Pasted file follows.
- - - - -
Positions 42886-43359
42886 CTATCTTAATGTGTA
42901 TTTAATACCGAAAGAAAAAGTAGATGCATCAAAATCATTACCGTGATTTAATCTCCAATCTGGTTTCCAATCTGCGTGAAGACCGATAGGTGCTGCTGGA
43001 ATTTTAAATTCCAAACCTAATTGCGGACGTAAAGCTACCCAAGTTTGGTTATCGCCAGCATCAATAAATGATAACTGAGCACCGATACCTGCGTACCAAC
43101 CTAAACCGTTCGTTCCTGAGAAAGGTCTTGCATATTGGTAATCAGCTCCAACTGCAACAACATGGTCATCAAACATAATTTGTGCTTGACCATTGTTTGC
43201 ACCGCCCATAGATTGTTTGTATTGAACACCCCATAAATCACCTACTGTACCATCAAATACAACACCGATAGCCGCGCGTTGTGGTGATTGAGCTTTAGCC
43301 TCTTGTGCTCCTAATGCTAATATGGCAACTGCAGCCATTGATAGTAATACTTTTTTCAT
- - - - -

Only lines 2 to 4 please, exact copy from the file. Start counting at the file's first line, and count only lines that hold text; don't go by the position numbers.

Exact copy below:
42886 CTATCTTAATGTGTA
42901 TTTAATACCGAAAGAAAAAGTAGATGCATCAAAATCATTACCGTGATTTAATCTCCAATCTGGTTTCCAATCTGCGTGAAGACCGATAGGTGCTGCTGGA
43001 ATTTTAAATTCCAAACCTAATTGCGGACGTAAAGCTACCCAAGTTTGGTTATCGCCAGCATCAATAAATGATAACTGAGCACCGATACCTGCGTACCAAC